A.C. CAMPBELL. – The respect Mr. Campbell commands in his community as a man of honesty and integrity, and as one who has acquired a very enviable competency by hard knocks and straightforward dealings, reminds one of Longfellow’s famous blacksmith; but, although Mr. Campbell has for years upon years listened to the “measured beat and slow’ of his hammer on the anvil, he no longer appears with leathern apron and bare, brown arms, because he is now settled down in a comfortable home, and in the midst of his loving family living happily by other and less arduous pursuits than blacksmithing. He an contemplate with pleasure the means which he has accomplished by industry and determination. He is one of the pioneers of the county, and as such should not be passed over with a mere casual mention. If there is any one class of men more than another entitled to the admiration of everyone, it is that known as the “early pioneers.” They were men possessed of more character, hardihoood and genuine bravery than any other class of men living, and possessed a versatility which seemed to fit them particularly for the life of a pioneer, – to subdue and have dominion. It by no means follows that all men who came to the coast in “early days” were pioneers of this stamp. “Those were the times that...Read More
BENJAMIN BROWN. – Mr. Brown was born in Yorkshire, England, in 1831, and remained at his native place until 1857, receiving a common-school education. In this year he emigrated to American and settled in Michigan, remaining until March, 1858, when he came to California by way of New York and the Isthmus. From San Francisco he found his way to the Siskiyou mines, and operated until July of 1868, and thence came to the Frazer river mines. In the autumn of that year, he brought his journeyings to a close at Steilacoom, where he remained a year. Being favorably impressed with the Pacific coast country, he now returned East for his family, bringing them to the agency on the Umatilla reservation, where he was employed until the next spring. After a time spent in freighting to Walla Walla, he removed to the Grande Ronde valley, and helped in the building of a stockade some six miles north of the present site of La Grande. He has remained in the vale ever since, and has been closely identified with the history of the country. In 1852 he was married to Miss Francis Kirk; and a family of five girls are growing up around him. The only trouble they had with the Indians was in 1862, the time that they placed a pole, as a line north of which the Whites...Read More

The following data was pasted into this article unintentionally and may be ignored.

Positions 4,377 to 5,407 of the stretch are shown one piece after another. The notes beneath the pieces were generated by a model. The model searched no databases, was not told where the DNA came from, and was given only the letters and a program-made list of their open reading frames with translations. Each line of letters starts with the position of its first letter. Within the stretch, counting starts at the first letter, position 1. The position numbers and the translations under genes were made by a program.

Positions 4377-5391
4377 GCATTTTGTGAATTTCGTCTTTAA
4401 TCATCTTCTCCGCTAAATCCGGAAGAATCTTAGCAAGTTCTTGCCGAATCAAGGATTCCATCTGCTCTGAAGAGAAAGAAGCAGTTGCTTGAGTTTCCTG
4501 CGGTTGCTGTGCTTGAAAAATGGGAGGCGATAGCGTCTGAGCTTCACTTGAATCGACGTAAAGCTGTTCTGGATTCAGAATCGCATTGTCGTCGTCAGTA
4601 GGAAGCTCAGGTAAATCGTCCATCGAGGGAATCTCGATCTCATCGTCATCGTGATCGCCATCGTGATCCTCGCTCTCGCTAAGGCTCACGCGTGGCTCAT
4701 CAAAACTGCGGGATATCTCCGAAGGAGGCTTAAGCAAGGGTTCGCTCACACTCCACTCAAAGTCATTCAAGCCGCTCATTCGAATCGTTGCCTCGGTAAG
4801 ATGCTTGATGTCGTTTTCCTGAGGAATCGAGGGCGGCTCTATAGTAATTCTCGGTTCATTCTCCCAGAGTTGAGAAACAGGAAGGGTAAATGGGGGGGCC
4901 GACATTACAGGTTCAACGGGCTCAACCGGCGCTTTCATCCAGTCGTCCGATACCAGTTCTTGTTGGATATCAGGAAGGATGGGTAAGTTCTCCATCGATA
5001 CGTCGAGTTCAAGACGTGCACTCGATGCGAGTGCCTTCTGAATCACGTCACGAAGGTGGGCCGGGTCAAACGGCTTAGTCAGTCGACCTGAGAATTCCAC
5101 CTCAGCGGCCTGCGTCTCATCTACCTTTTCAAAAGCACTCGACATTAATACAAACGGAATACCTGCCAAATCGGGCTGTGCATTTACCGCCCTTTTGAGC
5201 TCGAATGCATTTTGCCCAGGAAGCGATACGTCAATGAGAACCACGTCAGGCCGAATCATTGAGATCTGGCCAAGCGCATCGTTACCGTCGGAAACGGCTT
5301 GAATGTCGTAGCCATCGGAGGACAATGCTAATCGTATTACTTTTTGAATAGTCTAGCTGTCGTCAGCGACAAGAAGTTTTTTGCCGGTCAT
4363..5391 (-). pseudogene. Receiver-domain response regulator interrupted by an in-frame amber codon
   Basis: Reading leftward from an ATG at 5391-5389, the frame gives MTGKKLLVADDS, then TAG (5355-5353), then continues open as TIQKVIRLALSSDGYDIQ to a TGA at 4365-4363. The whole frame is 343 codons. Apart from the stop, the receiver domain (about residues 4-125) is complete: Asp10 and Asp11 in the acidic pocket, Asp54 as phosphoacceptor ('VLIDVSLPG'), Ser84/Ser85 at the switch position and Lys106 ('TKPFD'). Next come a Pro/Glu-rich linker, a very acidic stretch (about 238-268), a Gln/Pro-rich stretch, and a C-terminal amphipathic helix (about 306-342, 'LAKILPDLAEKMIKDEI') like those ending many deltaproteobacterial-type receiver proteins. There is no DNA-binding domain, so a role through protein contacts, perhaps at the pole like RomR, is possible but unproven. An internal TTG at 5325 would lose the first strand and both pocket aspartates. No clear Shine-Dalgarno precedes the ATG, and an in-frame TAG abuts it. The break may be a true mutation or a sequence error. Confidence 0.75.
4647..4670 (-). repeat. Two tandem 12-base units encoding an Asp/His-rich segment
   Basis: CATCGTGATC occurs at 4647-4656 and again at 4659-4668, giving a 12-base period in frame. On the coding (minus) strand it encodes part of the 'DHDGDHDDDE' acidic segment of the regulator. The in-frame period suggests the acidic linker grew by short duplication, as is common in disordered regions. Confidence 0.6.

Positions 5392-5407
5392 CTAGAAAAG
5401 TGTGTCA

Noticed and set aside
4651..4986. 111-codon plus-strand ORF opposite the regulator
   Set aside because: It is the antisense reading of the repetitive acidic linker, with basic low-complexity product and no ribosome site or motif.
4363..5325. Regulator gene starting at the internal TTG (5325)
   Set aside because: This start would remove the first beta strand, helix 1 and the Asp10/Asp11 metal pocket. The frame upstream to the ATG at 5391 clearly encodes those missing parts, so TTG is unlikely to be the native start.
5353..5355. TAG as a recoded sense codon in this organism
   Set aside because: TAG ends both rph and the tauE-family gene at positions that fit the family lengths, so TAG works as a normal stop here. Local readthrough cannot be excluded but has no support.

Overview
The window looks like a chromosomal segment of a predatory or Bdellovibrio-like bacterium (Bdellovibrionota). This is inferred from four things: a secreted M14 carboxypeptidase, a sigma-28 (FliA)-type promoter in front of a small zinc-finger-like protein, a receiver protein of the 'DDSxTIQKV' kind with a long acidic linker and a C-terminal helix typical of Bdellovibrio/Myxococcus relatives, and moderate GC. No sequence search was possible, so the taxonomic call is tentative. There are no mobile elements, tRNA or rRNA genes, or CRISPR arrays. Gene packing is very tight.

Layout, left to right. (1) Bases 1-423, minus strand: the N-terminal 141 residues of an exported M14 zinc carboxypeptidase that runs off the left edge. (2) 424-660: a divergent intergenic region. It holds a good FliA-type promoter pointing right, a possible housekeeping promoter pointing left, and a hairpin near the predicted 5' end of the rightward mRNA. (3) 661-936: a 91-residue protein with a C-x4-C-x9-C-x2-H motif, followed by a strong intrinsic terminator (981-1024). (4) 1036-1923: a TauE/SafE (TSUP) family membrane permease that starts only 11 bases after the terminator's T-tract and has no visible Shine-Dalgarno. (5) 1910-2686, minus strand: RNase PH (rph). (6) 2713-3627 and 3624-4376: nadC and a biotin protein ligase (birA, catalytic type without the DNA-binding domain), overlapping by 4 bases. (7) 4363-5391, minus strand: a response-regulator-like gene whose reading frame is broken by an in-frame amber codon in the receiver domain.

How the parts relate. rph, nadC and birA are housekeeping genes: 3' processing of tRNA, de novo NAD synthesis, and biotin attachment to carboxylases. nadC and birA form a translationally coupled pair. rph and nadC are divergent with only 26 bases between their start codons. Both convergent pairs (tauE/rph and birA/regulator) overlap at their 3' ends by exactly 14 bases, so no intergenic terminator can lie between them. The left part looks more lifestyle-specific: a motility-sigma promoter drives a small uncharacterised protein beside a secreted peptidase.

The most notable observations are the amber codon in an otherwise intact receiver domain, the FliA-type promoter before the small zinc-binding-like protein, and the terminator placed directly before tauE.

HON. WILLIAM R. DOWNEY. – There are few men who are more familiarly and favorably known to the old pioneers of Puget Sound than the gentleman whose name heads this sketch. His father was a Revolutionary hero, having followed General Washington in the battles waged by the colonists for freedom from the oppression of Great Britain. Mr. Downey was born in Mount Sterling, Kentucky, March 6, 1808. At the age of three years he accompanied his parents to Hopkins county, and while living there received his education. On February 12, 1829, he was united in marriage to Miss Emily S. Wetzel. Twelve children were born to them, four of whom now survive. In 1850 he, with his family, removed to Dade county, Missouri. In the spring of 1853 they started to the far-off West, and arrived on Puget Sound October 15th of that year, locating a home on the Nisqually Plains. On the breaking out of the Indian war of 1855-56, he was obliged with other settlers to abandon his home and seek protection for his family in the fort erected at Steilacoom, where they remained until the cessation of hostilities. In common with his neighbors, he shouldered his gun and enlisted for the campaign, serving in all the engagements until 1857, when the Indians were subjugated and peace restored. On the return of the settlers to their homes,...Read More